Plants in the Bible—Numbers 13:23

For such a small land, Israel contains a wide array of Mediterranean ecosystems. If you travel from coastal Tel Aviv to the Dead Sea by way of Jerusalem, you would see most of the country’s natural geographical regions and its vegetation.

While the varied regions of Israel were home to many types of plants, the Bible does not always use specific plant names. A Hebrew or Greek name may lump several plants together (as it does with reeds or cedar) or refer to a whole category (“thorns”). The modern reader cannot always determine what specific plant the text has in mind. However, accurate knowledge of what grows in Israel, what plant or seed remains archaeologists find in their excavations, a close reading of the Bible references, scholars have come up with some certainties and many educated guesses.

From west to east, the land of Israel consists of coastal plains, the Shephalah (an area of low hills), mountains, the Rift Valley, and the Transjordan, with desert-wilderness on the eastern slopes of the mountains and in the Negev. Also, plants in similar topography could vary somewhat from Dan (north) to Beersheba (south).

Along the Mediterranean, shifting sand dunes created swamplands in the coastal plains in which grew reeds (Hebrew kaneh—a general category word) such as the common reed and the giant reed, rushes (agmon, general term for water or swamp plants that look like rushes—Isa. 58:5), cattails (suf), and some papyrus (gomeh). Further inland, the coastal plains, as well as valleys, sustained perennial grasses, and the fertile soil, made cultivated crops possible. Deciduous oak forests grew along the coast from Jaffa to Haifa.

The limestone Shephelah (foothills) was home to orchards on the slopes and cultivated crops on the flat land. Pine forests, evergreen oak, and maquis (evergreen thickets with occasional trees) covered the mountains of Judah. Mountain slopes also held fruit orchards and terraced dry-farming (no irrigation) agriculture, producing crops both summer and winter.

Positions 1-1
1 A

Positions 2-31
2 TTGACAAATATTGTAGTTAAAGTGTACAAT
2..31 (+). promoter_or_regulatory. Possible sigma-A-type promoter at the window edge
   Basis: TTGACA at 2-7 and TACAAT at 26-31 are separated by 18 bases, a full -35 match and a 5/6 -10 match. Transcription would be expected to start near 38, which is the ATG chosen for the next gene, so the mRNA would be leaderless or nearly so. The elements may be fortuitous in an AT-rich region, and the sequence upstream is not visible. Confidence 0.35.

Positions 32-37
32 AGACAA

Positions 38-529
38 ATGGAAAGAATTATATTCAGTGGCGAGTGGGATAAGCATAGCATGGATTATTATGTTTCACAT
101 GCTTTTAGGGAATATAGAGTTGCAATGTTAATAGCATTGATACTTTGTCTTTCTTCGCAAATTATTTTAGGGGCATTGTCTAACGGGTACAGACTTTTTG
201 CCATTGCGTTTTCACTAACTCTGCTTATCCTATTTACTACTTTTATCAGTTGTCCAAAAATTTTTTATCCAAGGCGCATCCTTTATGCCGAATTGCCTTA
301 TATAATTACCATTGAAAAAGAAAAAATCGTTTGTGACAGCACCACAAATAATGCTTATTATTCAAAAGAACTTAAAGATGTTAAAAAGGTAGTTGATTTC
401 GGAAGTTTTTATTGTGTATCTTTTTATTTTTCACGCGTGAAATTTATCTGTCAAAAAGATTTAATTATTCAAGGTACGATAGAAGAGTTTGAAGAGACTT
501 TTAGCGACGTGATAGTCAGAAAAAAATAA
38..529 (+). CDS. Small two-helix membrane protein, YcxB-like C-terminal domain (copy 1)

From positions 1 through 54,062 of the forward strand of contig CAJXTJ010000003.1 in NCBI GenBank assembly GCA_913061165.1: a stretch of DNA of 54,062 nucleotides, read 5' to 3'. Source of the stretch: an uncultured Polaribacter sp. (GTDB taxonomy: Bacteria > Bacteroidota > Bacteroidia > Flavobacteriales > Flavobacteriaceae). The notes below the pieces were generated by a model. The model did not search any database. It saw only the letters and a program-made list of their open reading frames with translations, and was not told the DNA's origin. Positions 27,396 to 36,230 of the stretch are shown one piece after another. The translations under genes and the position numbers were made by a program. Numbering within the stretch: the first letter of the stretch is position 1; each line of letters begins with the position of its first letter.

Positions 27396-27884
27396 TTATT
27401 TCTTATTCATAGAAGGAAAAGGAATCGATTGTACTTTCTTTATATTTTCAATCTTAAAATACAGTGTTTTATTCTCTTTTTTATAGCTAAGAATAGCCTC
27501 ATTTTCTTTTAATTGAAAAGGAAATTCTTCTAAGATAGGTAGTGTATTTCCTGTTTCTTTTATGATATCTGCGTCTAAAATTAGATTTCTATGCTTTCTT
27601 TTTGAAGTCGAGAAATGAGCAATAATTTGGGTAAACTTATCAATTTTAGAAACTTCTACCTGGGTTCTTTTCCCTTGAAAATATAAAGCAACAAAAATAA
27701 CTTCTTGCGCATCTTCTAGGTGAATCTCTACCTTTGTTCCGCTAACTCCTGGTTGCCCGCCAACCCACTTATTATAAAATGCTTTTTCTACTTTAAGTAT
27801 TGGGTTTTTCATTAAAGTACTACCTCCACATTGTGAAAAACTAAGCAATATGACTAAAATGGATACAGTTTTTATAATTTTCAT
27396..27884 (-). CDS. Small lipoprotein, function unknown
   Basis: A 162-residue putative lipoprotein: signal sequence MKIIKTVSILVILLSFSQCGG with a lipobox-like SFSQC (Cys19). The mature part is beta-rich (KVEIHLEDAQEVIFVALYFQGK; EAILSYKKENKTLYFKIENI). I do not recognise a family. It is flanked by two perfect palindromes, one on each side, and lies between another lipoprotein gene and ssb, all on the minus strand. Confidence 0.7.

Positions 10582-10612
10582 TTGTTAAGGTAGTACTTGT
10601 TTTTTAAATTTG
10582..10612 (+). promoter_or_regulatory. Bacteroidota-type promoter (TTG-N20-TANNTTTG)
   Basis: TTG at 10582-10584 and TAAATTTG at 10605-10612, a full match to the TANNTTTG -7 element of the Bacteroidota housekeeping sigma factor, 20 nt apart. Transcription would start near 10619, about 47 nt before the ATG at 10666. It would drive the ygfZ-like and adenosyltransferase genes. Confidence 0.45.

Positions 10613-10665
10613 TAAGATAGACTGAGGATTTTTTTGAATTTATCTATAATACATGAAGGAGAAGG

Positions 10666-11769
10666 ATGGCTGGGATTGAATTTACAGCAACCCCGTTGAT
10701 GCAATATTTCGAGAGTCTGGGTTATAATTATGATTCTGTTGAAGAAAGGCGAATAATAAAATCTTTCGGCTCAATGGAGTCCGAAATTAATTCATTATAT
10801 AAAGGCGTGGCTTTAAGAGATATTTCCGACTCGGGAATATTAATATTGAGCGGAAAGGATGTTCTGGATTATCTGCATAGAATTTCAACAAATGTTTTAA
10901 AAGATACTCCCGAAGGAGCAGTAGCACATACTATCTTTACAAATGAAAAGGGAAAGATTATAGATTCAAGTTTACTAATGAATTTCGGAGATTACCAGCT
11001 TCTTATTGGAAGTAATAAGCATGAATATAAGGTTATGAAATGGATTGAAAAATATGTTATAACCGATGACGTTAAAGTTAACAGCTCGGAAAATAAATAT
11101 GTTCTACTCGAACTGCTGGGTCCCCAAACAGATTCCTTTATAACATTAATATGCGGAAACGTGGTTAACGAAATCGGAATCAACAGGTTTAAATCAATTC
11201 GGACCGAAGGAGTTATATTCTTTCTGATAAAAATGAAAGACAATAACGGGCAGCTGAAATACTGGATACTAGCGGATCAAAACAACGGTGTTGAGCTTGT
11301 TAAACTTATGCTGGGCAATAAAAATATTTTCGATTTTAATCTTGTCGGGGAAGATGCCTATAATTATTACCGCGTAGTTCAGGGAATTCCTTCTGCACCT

East of Jerusalem rainfall rapidly decreases, and the vegetation becomes dwarf shrubs and desert plants. Around the Dead Sea and to the south (the Negev) is a real desert containing plants similar to those in the Sahara. Fresh-water springs support small oases where tropical plants grow, including the date palm and the Euphrates Poplar. In the desert hills, a kind of terrace agriculture was possible, supported by sparse run-off water. Near the woodlands, the Judean Desert and some of the Negev had enough grass and herbs (including wormwood) for sheep and goats to graze.

In the Rift Valley along the Jordan, as well as other brooks and springs, such plants as the Oleander bush, white poplar tree, willows (aravah), the Euphrates Poplar (tzaftzafah), and the Oriental Plane (armon) thrived. The Transjordan plateau received reasonable rainfall and was known for its ability to support grazing cattle.

Up in the north, the Dan Valley was a fertile plain with numerous springs and brooks. Farther south, in the upper Jordan Valley, was the largest source of papyrus (gomeh) in Israel, some of which also grew on coastal riverbanks. Israel is the northern limit for the plant. Tabor oak forests spread all through the area. Still farther south, fertile agricultural plains bordered the Sea of Galilee.

Although the Bible mentions thorns and brambles, it is not possible to determine what specific species the text has in mind. The Hebrew terms appear to refer to the category of prickly vegetation and must have included plants and bushes such as the Christ Thorn and the Thorny Burnet (either of which could have been the thorns placed on Jesus’ head), the Bramble (with its edible fruit), thistles, darnel, nettle, and Boxthorn. Some of them are desert plants found in the Sinai Desert.

Wild herbs and “bitter herbs” were collective terms for edible wild plants. Individual species might be found either in lush areas or deserts. Examples include Syrian Hyssop (thought to be the plant used to sprinkle blood on doorposts and lintels during Passover, cf. Exod. 12:22), Caperbush, Hollyhock, Mallow, Dwarf Chicory, Reichardia, and Garden Rocket. People used most of these types of plants like salad greens, and a few had fruit.


Hepper, Baker Encyclopedia of Bible Plants.

Zohary, Plants of the Bible.